0 of 1 users found this helpful01
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7
LoRevisorJan 28, 2015
Um gênero chato de assistir romance de vampiros,porém é bem executado. E Ainda temos Gary Oldman arrasando na atuação como o mito Drácula,Anthony Hopkins também é ótimo,Winona Ryder faz um bom trabalho e Keanu Reeves dar uma medianaUm gênero chato de assistir romance de vampiros,porém é bem executado. E Ainda temos Gary Oldman arrasando na atuação como o mito Drácula,Anthony Hopkins também é ótimo,Winona Ryder faz um bom trabalho e Keanu Reeves dar uma mediana performance. O Filme tem suas cenas marcantes,mas não é nada demais. Expand
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8
MovieGuysSep 27, 2013
Coppola does pretty well with this movie, and includes all he original Dracula elements into this on, except he makes it even more enticing and dramatic.
1 of 2 users found this helpful11
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9
ILHMFeb 2, 2013
Francis Ford Coppola gives the ageless vampire a terrifying new update in 1992's DRACULA. Coppola uniquely adapts the letters and journal entries from the original novel onto the screen in this stylish retelling. DRACULA may be the singleFrancis Ford Coppola gives the ageless vampire a terrifying new update in 1992's DRACULA. Coppola uniquely adapts the letters and journal entries from the original novel onto the screen in this stylish retelling. DRACULA may be the single most horrifying film of the 90's. Its lavish set pieces drip Gothic allure while its abominable creature designs have escaped from a world of nightmares. Why, then, did Coppola decide to drag it through the mud by hiring such an inappropriate cast? Keanu Reeves and Winona Ryder couldn't have been worse choices as Jonathan Harker and Mina Murray. Judging by the film, one might think that Dracula drains his victims of talent. Their despondent performances dispel the romantic fantasy that is unraveling all around them. The great Anthony Hopkins has his hands in the matter too, with a boisterous take on Professor Van Helsing that comes across as a drunken fool. Despite his dramatic overacting, Gary Oldman proves himself the actor of the bunch, and puts forth a performance that is chilling to the bone. Just one look at his withered old Count is enough to make the skin crawl, and the buxom brides that stalk his chambers are none less frightening. From a visual standpoint, Francis Ford Coppola has directed a masterpiece of Gothic cinema, but for all of its lurid style and grace, DRACULA lacks soul.

-Carl Manes
I Like Horror movies
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3 of 3 users found this helpful30
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8
RegOzApr 6, 2012
I loved it! I would think of it as a 'romantic-horror- although is not very terrifying. It doesn't follow the same lines of other Dracula movies but it is good in its own way. So similar to the book! The big flaw of the movie: KeanuI loved it! I would think of it as a 'romantic-horror- although is not very terrifying. It doesn't follow the same lines of other Dracula movies but it is good in its own way. So similar to the book! The big flaw of the movie: Keanu Reeves...I think they could have picked someone better to play his part for he was a bit stiff. The best: Gary Oldman!..and Wynona Rider? she doesn't do much for me anymore, but she did okey! Lucy, was the real star there! The vestuary and Photography are absolutely stunning too, perfect! I can't believe some people are giving this movie a score a 0 for this movie...it means they don't find anything good about it...c'mon, even if you don't like the story line, there are great elements there! The Aesthetics! ...Delightful, truly delightful! ...By the way, seeing Monica Bellucci as a female vampire was fantastic! Great choice, even if it was just a minor role! Expand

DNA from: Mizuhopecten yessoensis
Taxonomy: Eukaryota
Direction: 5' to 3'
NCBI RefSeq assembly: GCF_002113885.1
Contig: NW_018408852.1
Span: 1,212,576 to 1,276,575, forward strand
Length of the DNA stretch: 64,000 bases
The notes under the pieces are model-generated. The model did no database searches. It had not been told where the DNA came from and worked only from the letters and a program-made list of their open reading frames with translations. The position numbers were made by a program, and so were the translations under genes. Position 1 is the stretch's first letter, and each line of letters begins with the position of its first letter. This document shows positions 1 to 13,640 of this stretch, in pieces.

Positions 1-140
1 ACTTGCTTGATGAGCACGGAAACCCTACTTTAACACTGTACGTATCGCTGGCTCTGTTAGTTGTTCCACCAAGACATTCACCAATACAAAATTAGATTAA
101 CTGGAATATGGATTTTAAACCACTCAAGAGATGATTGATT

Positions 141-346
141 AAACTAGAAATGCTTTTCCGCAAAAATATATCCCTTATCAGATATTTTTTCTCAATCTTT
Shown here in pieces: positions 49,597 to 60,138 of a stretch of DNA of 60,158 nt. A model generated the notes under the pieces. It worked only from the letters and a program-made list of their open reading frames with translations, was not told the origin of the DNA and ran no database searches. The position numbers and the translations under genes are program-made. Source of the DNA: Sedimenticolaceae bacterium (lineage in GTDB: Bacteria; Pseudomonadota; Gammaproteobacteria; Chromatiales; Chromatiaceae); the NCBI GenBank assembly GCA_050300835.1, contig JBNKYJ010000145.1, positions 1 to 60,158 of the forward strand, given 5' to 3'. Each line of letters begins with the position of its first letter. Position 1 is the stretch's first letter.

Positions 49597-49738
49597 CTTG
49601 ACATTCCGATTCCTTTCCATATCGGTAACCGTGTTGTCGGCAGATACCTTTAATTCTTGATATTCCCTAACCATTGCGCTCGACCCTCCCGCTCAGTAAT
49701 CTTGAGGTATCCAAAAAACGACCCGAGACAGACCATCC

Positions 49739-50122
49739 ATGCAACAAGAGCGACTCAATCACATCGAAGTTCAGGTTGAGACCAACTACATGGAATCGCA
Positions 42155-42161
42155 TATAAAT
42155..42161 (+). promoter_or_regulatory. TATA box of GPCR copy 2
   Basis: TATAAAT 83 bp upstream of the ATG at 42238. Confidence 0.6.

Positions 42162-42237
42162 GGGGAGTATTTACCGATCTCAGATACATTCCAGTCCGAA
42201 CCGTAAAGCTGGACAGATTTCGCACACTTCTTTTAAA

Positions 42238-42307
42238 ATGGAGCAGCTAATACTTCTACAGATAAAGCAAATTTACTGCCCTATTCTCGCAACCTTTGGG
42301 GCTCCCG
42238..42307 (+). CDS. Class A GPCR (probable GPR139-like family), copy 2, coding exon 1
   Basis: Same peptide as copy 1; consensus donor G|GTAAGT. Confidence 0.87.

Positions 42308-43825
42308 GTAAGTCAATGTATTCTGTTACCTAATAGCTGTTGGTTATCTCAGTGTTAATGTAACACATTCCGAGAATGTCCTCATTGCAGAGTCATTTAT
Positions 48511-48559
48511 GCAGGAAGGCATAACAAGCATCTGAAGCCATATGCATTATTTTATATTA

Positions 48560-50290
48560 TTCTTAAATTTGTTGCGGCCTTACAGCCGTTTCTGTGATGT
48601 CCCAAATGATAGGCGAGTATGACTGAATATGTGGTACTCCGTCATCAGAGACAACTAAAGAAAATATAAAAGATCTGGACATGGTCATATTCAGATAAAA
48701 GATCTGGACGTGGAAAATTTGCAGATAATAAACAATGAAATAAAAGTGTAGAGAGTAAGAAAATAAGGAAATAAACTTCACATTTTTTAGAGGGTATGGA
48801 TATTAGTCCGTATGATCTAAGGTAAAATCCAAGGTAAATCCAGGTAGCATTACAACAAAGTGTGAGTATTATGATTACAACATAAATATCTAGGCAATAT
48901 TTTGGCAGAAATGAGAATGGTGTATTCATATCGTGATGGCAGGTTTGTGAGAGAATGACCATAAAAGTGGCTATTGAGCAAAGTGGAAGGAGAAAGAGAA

2 of 3 users found this helpful21
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7
johnmilasJan 14, 2012
This film may have one goal of being closer to the source material than previous adaptations, but it still deviates in a way that turns it into a completely different story even if it retains the overall mood. Does this film want to be aThis film may have one goal of being closer to the source material than previous adaptations, but it still deviates in a way that turns it into a completely different story even if it retains the overall mood. Does this film want to be a horror film, a love story, a gothic period piece? Someone looking for these specific types of films individually may not be satisfied with this adaptation as well as someone looking for a faithful Dracula adaptation may not be completely satisfied. In the same way that Lynch's Dune is overblown, this film touches on that offense as well, but things turn out to be a bit less muddled, though still a little convoluted. Expand
0 of 2 users found this helpful02
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10
KirsiM.Nov 18, 2007
Mistitled but a feast of interesting and stunningly beautiful images (this is, after all, a motion PICTURE), creating a dream-like atmosphere of period and fantasy. Mina and Lucy and their costumes look fabulous, albeit Stoker probably was Mistitled but a feast of interesting and stunningly beautiful images (this is, after all, a motion PICTURE), creating a dream-like atmosphere of period and fantasy. Mina and Lucy and their costumes look fabulous, albeit Stoker probably was spinning in his grave: one of his heroines was a vampires lover, other was a nymphomaniac! In Stokers novel, Lucy was the feminine ideal of " unequalled sweetness and purity" , the vampires were strong, sluttish and punishable, - yes, vamps. In this late 20th century version, red-haired firecracker Lucy, albeit clean like dewy rose in the world of crap called modern horror, is too uniinhibited to be Stokers weepy virgin. Violence and sex are stylized, never gross, and score is gorgeous. And Oldman? Much better than overrated Christopher Lee (who was never more than laughable sex fantasy) and actually quite good. Not Stokers Dracula, but great vampire flick. Expand
1 of 1 users found this helpful